Resolution on the Greek sovereign situation will not be enough to stave off the contagion effect to the rest of the region.

It can also indirectly destabilize structured finance transactions in the affected regions, according to a Fitch Ratings report.

The fact that most Eurozone countries either have a negative outlook or are on rating watch negative reflects ongoing investor skittishness and financial market volatility. It does not seem as if it will improve anytime soon, the rating agency said.

"We continue to believe that the crisis will be protracted, but we still don’t expect any systemically important sovereign to be allowed to default," said Tony Stringer, managing director in Fitch’s sovereign ratings.

Fitch does not expect any systemically important financial institution or sovereign to be allowed to default. However, it said it does expect pressure will increase on banks in the affected regions.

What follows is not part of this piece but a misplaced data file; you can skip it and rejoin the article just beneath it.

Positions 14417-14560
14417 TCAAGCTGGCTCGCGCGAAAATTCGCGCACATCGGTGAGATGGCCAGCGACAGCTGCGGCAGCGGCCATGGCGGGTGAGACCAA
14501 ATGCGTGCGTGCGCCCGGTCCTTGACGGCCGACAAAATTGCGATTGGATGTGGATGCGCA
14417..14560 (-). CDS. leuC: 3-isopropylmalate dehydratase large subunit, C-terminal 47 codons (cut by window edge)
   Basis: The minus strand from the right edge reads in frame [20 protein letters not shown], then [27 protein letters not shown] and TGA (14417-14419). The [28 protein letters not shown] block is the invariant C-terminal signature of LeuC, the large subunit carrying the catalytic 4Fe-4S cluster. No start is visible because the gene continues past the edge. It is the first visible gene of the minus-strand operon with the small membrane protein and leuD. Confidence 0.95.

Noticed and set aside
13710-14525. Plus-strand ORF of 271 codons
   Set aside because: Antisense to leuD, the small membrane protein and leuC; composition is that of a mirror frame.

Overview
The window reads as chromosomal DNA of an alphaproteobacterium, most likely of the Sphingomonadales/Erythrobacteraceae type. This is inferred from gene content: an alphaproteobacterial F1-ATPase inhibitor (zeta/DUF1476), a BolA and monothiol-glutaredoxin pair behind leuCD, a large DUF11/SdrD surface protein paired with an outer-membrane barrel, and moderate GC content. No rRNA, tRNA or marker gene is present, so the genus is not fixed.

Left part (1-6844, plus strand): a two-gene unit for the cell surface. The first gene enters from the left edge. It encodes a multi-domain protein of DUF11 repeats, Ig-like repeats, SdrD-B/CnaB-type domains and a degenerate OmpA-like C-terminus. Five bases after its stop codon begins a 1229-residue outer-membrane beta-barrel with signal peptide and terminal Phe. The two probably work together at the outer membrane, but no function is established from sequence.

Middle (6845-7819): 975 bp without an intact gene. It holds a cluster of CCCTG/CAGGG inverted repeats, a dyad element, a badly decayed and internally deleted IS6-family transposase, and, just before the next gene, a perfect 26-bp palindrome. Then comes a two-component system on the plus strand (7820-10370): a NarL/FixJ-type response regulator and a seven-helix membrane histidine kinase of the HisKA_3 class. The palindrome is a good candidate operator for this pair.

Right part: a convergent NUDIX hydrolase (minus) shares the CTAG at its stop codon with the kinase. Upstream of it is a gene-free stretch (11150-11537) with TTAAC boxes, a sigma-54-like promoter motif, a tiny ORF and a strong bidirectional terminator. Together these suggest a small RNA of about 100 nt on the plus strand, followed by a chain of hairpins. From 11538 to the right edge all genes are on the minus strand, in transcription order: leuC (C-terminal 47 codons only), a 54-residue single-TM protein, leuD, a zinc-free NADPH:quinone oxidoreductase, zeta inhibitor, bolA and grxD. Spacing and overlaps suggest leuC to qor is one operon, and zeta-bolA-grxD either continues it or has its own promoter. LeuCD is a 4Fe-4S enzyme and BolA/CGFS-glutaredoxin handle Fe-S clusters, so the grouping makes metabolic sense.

The strength of the banks is crucial to ensure that there is a viable number of counterparties eligible to offer support facilities.

"It doesn’t matter whether you support the bank as a going concern: if someone is going to lose money, we are rating to that loss," said Bridget Gandy, co-head of EMEA financial institutions. "This means that the rating is going to come down. We think that states will continue to support systemically important banks in Europe in the near term, though that likelihood may diminish over time."

 

 

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